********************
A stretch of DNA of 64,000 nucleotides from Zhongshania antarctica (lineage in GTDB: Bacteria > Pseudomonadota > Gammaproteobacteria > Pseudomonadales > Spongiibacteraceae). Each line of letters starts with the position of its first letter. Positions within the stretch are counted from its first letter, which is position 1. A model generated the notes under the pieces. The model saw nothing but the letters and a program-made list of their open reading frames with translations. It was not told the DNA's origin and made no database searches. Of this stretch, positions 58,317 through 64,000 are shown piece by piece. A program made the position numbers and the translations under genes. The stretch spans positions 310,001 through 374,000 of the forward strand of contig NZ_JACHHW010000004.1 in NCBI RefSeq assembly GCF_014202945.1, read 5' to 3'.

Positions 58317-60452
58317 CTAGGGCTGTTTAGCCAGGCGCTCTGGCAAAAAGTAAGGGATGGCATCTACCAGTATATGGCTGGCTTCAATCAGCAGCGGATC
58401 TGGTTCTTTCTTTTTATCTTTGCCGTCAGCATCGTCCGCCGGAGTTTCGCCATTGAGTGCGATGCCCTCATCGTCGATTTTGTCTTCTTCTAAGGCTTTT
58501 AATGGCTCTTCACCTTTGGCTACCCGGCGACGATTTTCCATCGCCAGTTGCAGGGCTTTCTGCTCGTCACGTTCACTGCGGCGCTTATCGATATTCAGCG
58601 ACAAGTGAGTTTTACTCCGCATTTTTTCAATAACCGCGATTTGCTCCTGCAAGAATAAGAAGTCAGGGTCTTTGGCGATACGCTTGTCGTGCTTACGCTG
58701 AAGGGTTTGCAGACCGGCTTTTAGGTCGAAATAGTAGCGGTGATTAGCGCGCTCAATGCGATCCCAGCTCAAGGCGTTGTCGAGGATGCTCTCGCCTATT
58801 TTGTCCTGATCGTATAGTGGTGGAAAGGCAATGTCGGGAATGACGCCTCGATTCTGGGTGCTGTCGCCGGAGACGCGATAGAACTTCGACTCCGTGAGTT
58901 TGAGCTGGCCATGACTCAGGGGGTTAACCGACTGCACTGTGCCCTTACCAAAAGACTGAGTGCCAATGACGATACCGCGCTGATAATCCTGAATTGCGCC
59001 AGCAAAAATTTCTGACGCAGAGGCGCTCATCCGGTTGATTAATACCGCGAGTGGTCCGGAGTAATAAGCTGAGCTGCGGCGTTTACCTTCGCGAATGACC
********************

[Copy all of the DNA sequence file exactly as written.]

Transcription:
A stretch of DNA of 64,000 nucleotides from Zhongshania antarctica (lineage in GTDB: Bacteria > Pseudomonadota > Gammaproteobacteria > Pseudomonadales > Spongiibacteraceae). Each line of letters starts with the position of its first letter. Positions within the stretch are counted from its first letter, which is position 1. A model generated the notes under the pieces. The model saw nothing but the letters and a program-made list of their open reading frames with translations. It was not told the DNA's origin and made no database searches. Of this stretch, positions 58,317 through 64,000 are shown piece by piece. A program made the position numbers and the translations under genes. The stretch spans positions 310,001 through 374,000 of the forward strand of contig NZ_JACHHW010000004.1 in NCBI RefSeq assembly GCF_014202945.1, read 5' to 3'.

Positions 58317-60452
58317 CTAGGGCTGTTTAGCCAGGCGCTCTGGCAAAAAGTAAGGGATGGCATCTACCAGTATATGGCTGGCTTCAATCAGCAGCGGATC
58401 TGGTTCTTTCTTTTTATCTTTGCCGTCAGCATCGTCCGCCGGAGTTTCGCCATTGAGTGCGATGCCCTCATCGTCGATTTTGTCTTCTTCTAAGGCTTTT
58501 AATGGCTCTTCACCTTTGGCTACCCGGCGACGATTTTCCATCGCCAGTTGCAGGGCTTTCTGCTCGTCACGTTCACTGCGGCGCTTATCGATATTCAGCG
58601 ACAAGTGAGTTTTACTCCGCATTTTTTCAATAACCGCGATTTGCTCCTGCAAGAATAAGAAGTCAGGGTCTTTGGCGATACGCTTGTCGTGCTTACGCTG
58701 AAGGGTTTGCAGACCGGCTTTTAGGTCGAAATAGTAGCGGTGATTAGCGCGCTCAATGCGATCCCAGCTCAAGGCGTTGTCGAGGATGCTCTCGCCTATT
58801 TTGTCCTGATCGTATAGTGGTGGAAAGGCAATGTCGGGAATGACGCCTCGATTCTGGGTGCTGTCGCCGGAGACGCGATAGAACTTCGACTCCGTGAGTT
58901 TGAGCTGGCCATGACTCAGGGGGTTAACCGACTGCACTGTGCCCTTACCAAAAGACTGAGTGCCAATGACGATACCGCGCTGATAATCCTGAATTGCGCC
59001 AGCAAAAATTTCTGACGCAGAGGCGCTCATCCGGTTGATTAATACCGCGAGTGGTCCGGAGTAATAAGCTGAGCTGCGGCGTTTACCTTCGCGAATGACC